Google vs. Amazon, The Race to Your Front Door

By Steve Anderson July 07, 2014

One of the biggest events in the comic book world has to be the race staged by the Flash and Superman around the world. While this comparison may have some scratching heads over just what this has to do with anything, a similar race in online shopping is actually brewing now between two equally potent titans of the Web: Amazon and Google. But this time the race around the world is focused squarely on the front doors of users everywhere.

While there's no doubt that Google is king of most searches, it has yet to be the official king of search thanks to one key deficiency: product searches. When it comes to actually searching for things people plan to buy, Google is not the first stop for many. Rather, Amazon steps in at this point, not only offering product searches but a means to quickly and easily buy the product in question. With Amazon delivering more products, and more types of products—grocery delivery is becoming a frequent part of the picture in some cities, and Amazon Prime Air may well change the face of delivery as we know it if the FAA can get some rules set up—Google's ability to provide product searches only diminishes.

But Google isn't taking this point lying down. Not only has Google brought out a few services geared toward becoming a one-stop shopping destination for users—including tools like Google Checkout, Google Wallet, and most recently Google Shopping Express—but now Google plans, according to reports, to commit as much as $500 million to ramp up Google Shopping Express on a nationwide basis.

With this kind of investment, Google has reportedly ramped up its marketing efforts in the areas where the service will be available, and picked up not only delivery vehicles, but also delivery personnel in a bid to get the goods where said goods need to be. But Google also has another unexpected difference that may actually help it compete. While Amazon maintains stock in warehouses, as well as connects suppliers of used goods in some degree, Google instead essentially operates as a personal shopper. Google takes users' orders, at last report, and picks up said items at area retailers, and then brings said items to the user's door. That's making Google essentially an ally to the local businessman, facilitating the existence of the brick-and-mortar operation rather than competing, and potentially posing a major problem for Amazon. Google in turn takes a percentage of each transaction, and charges a flat $4.99 for each order completed.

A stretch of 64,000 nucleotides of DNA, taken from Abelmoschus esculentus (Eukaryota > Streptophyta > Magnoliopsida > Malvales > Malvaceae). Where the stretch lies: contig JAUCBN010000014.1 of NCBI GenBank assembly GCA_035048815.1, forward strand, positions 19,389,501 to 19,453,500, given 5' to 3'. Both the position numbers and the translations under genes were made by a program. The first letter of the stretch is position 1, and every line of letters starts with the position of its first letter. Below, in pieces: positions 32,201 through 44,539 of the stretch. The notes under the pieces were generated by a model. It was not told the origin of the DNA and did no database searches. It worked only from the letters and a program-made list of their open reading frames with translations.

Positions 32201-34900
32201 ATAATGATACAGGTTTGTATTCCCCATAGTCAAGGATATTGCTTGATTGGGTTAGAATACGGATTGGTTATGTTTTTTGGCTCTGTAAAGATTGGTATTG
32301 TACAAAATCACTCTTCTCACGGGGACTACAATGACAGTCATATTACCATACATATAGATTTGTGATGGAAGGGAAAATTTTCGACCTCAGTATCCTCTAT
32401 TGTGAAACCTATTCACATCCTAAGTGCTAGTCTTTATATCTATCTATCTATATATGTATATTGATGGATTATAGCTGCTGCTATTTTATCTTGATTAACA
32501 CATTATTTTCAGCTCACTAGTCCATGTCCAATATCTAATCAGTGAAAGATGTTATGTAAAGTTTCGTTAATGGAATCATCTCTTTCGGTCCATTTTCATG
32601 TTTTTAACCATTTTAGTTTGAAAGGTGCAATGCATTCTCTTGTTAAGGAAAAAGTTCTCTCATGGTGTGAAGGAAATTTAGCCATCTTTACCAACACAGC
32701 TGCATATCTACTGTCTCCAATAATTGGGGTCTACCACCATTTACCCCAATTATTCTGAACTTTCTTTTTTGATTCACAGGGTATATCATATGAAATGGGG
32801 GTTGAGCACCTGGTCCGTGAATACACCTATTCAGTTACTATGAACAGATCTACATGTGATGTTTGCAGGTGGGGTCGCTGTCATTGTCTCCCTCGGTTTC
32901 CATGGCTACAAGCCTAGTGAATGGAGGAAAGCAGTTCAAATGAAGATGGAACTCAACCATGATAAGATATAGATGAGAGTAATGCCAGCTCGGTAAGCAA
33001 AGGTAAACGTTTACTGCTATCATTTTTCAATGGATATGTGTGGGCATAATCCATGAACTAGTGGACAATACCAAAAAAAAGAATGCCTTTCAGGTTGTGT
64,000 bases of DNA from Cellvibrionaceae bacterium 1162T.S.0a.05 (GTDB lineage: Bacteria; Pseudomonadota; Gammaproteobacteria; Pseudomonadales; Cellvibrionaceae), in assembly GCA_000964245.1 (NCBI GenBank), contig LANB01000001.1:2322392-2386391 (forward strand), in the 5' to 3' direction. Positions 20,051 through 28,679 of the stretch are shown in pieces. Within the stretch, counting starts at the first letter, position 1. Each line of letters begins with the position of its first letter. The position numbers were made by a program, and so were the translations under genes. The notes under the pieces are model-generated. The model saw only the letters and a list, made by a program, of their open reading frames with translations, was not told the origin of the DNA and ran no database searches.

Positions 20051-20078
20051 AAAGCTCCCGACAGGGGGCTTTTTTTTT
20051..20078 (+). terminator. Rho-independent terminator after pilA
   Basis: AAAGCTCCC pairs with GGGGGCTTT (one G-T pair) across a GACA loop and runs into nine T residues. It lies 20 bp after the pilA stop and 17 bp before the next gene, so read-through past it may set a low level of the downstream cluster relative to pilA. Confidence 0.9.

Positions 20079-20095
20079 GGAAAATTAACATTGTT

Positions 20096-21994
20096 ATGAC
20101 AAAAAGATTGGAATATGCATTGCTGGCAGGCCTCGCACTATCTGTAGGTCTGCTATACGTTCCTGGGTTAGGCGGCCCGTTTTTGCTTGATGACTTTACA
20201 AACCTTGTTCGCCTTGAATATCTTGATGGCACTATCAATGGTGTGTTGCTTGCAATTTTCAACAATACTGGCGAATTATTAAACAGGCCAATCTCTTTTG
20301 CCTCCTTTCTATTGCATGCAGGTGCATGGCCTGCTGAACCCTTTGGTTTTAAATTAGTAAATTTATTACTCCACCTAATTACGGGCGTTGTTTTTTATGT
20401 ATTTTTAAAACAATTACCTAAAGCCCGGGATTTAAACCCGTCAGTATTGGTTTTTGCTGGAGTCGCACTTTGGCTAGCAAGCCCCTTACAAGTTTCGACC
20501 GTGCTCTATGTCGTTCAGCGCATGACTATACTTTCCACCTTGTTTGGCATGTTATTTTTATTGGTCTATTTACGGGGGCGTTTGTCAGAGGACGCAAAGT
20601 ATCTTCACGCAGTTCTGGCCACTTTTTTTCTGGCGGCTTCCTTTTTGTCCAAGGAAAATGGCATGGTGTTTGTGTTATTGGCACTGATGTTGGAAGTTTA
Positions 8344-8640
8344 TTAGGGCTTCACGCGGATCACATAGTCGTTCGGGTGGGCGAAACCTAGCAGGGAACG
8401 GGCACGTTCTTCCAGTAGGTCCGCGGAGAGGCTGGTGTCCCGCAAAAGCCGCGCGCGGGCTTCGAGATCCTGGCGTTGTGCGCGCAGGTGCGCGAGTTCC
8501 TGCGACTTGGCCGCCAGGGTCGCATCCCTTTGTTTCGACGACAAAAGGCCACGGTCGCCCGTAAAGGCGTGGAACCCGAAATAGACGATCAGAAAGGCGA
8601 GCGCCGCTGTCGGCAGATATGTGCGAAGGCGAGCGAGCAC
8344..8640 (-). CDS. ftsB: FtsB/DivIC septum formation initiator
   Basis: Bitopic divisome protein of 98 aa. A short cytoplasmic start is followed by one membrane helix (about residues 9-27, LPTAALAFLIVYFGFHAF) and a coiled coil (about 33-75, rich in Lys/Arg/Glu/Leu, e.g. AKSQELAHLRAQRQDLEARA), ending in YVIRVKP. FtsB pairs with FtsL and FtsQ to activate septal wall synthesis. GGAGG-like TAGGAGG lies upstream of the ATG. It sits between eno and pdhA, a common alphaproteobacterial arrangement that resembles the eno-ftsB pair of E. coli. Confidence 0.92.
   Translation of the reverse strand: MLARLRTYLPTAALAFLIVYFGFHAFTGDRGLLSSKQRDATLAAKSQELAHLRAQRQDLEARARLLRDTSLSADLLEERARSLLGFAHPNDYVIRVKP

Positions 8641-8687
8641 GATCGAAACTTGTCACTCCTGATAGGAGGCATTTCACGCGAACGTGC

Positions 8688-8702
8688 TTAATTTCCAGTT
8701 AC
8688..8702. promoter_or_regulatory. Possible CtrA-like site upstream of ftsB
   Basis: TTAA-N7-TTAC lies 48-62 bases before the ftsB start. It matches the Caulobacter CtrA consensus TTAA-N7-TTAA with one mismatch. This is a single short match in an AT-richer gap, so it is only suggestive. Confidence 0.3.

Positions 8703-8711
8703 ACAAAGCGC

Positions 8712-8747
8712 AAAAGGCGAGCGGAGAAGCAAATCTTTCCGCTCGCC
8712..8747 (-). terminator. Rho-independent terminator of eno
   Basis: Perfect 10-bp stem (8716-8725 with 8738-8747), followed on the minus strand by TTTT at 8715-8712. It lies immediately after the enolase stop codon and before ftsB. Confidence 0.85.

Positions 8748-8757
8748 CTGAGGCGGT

This poses a huge threat to Amazon. Amazon's biggest advantages over brick-and-mortar were its ability to offer huge lists of products all from the comfort of a user's home at low prices. But now, with Google Shopping Express, users may well be able to get that same huge list available from the home, but with the added advantage of immediacy. Naturally, this isn't going to be much competition in areas that don't have a lot of brick-and-mortar stores; those for whom major stores are available at the end of an hour's drive may never see this service. But if Amazon loses the city business, it may well have a bigger problem on its hands in the long term.

Google Shopping Express may well be the ultimate answer to the question of how to shop from home, but only time will tell if it has legs sufficient to take on Amazon itself essentially where it lives.



Contributing TechZone360 Writer

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